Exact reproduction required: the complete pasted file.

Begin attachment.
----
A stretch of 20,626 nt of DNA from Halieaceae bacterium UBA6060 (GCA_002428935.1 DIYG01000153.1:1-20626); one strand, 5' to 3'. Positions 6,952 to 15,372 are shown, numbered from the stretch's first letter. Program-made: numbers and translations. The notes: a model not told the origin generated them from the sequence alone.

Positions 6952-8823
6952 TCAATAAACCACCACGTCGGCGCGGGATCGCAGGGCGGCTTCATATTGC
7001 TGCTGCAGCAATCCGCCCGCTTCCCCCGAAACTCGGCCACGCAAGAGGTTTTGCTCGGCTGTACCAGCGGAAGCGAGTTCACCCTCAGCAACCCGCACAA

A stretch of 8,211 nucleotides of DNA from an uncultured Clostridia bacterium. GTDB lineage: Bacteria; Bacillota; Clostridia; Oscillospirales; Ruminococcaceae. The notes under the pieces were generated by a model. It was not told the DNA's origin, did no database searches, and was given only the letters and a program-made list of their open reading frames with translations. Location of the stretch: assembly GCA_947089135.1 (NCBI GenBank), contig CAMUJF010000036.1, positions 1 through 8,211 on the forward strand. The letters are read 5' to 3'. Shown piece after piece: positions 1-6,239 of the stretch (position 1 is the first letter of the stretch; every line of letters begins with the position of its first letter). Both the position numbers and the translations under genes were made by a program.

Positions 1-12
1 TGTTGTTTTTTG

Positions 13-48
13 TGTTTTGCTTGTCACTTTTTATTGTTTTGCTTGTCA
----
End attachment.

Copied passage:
A stretch of 20,626 nt of DNA from Halieaceae bacterium UBA6060 (GCA_002428935.1 DIYG01000153.1:1-20626); one strand, 5' to 3'. Positions 6,952 to 15,372 are shown, numbered from the stretch's first letter. Program-made: numbers and translations. The notes: a model not told the origin generated them from the sequence alone.

Positions 6952-8823
6952 TCAATAAACCACCACGTCGGCGCGGGATCGCAGGGCGGCTTCATATTGC
7001 TGCTGCAGCAATCCGCCCGCTTCCCCCGAAACTCGGCCACGCAAGAGGTTTTGCTCGGCTGTACCAGCGGAAGCGAGTTCACCCTCAGCAACCCGCACAA

A stretch of 8,211 nucleotides of DNA from an uncultured Clostridia bacterium. GTDB lineage: Bacteria; Bacillota; Clostridia; Oscillospirales; Ruminococcaceae. The notes under the pieces were generated by a model. It was not told the DNA's origin, did no database searches, and was given only the letters and a program-made list of their open reading frames with translations. Location of the stretch: assembly GCA_947089135.1 (NCBI GenBank), contig CAMUJF010000036.1, positions 1 through 8,211 on the forward strand. The letters are read 5' to 3'. Shown piece after piece: positions 1-6,239 of the stretch (position 1 is the first letter of the stretch; every line of letters begins with the position of its first letter). Both the position numbers and the translations under genes were made by a program.

Positions 1-12
1 TGTTGTTTTTTG

Positions 13-48
13 TGTTTTGCTTGTCACTTTTTATTGTTTTGCTTGTCA